There's a big difference between the way teams collaborate when they’re in a facilitated design workshop and when they’re left to their own devices.
In many instances the difference is clear, and there are observable behaviors that illustrate it: Is the team seated or standing? Are all teammates actively participating? Is there more action or talk of taking action? Are teammates rushing around or lallygagging?
I have a hypothesis around this: during a facilitated workshop each minute is accounted for. This means time and energy are shaped with enormous intention. On the other hand, a typical mid-week work meeting can be an amorphous, group-improvised mess that lacks energy, alignment, or action.
Frequently, when teams get a small dose of design thinking through a facilitated workshop, they walk away feeling as if they can embody design thinking in everything they do. That feeling often doesn't translate to a change in their mode of working, however. In other words, they might change the subject or setting of a meeting, for example, but not the way the meeting itself is conducted.
Some of the most highly-functioning design teams I’ve ever seen prioritize alignment around what mode of working they need to be in, for how long, and to what end. So, how can we give those new to design thinking the same tools and, more importantly, help them realize their creative agency in designing how their meetings are conducted?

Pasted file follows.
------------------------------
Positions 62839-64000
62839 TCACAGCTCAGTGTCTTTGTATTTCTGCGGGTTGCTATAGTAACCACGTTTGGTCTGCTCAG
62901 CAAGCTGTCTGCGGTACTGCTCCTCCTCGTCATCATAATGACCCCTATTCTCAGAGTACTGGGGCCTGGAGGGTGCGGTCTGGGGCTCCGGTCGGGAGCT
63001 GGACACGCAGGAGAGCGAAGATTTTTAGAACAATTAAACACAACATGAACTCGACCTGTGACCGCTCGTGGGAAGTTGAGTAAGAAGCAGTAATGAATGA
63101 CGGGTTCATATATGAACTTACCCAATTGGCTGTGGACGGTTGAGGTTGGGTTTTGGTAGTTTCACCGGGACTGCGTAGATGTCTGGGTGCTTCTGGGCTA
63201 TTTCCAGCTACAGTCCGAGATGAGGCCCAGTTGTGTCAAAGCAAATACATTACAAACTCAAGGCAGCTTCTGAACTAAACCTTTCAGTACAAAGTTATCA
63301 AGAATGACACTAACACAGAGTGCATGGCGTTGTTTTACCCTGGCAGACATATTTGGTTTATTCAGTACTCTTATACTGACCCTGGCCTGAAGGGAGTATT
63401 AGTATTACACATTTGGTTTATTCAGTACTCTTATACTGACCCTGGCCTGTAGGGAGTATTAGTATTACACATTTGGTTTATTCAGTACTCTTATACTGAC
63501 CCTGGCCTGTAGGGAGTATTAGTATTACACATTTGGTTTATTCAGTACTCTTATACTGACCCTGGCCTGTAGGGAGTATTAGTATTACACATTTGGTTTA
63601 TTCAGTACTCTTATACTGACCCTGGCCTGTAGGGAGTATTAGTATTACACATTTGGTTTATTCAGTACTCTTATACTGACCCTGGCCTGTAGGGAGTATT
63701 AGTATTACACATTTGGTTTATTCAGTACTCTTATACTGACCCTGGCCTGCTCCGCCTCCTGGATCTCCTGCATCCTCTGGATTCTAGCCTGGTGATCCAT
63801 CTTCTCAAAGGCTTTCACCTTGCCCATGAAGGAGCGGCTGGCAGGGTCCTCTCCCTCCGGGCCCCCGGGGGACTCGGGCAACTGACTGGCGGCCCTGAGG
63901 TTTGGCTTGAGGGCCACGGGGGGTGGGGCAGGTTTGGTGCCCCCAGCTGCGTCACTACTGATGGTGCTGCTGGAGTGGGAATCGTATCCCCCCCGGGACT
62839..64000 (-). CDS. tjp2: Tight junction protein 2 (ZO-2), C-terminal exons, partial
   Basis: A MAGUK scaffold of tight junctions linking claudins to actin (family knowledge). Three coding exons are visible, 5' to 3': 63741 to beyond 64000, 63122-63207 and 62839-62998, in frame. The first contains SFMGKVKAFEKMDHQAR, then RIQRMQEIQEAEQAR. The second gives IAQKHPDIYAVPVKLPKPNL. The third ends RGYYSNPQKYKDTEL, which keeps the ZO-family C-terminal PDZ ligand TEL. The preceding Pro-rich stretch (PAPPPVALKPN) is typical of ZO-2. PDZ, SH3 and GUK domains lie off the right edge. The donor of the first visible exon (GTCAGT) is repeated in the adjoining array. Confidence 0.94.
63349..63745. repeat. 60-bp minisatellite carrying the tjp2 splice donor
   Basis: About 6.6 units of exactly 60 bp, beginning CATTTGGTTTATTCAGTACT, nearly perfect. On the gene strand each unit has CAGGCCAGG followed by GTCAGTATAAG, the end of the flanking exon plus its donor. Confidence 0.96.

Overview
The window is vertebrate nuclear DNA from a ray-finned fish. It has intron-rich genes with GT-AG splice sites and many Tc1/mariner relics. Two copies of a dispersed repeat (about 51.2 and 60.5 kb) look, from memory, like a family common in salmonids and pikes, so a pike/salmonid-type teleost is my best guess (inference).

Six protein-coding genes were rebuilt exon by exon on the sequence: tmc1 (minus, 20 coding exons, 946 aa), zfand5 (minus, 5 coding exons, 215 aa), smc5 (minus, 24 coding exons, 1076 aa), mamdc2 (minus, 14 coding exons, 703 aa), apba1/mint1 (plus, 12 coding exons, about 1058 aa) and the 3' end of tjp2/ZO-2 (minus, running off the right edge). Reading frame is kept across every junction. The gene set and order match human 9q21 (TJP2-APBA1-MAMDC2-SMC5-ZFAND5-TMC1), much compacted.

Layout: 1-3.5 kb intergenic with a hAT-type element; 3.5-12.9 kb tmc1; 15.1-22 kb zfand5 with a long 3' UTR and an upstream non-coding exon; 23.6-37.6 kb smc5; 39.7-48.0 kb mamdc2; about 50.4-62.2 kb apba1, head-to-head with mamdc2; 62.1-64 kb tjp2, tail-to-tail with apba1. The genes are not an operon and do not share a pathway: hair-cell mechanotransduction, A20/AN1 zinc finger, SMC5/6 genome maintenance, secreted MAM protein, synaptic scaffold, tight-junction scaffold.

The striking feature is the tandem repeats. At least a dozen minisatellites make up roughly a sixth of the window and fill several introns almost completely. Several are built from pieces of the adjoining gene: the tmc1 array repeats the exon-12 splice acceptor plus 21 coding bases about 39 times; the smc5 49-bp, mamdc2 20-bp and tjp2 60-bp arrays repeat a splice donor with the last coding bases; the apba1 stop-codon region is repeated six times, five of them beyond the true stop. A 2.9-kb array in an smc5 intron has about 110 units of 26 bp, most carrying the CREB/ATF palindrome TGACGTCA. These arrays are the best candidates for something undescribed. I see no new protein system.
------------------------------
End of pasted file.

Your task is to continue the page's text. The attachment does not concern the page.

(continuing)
Here's my attempt to act on my hypothesis and bridge the gap between experienced and novice design teams when it comes to conducting a great work session. Consider this little framework as a fill-in-the-blank guide and script that can be applied to any work session (and adapted in any direction to suit your needs):
Now, personally, I aim to have 5 or 6 hours every day where the designer in me feels truly activated. That said, I’m not a productivity guru, but I have seen some simple constructs that can be borrowed from workshop design (or class design) that could help teams achieve similar results in a meeting setting.
The framework above might feel a little rigid or hokey at first. You might be thinking, "Aw! Cute. You want us to play a game before our meeting. Yeah, right.”), but maybe thats where the design leader in you needs to stand up and say: Yes, let’s play a game! You’re up first!
Adam Selzer is a designer, Stanford alum and a 2013-2014 d.school teaching fellow.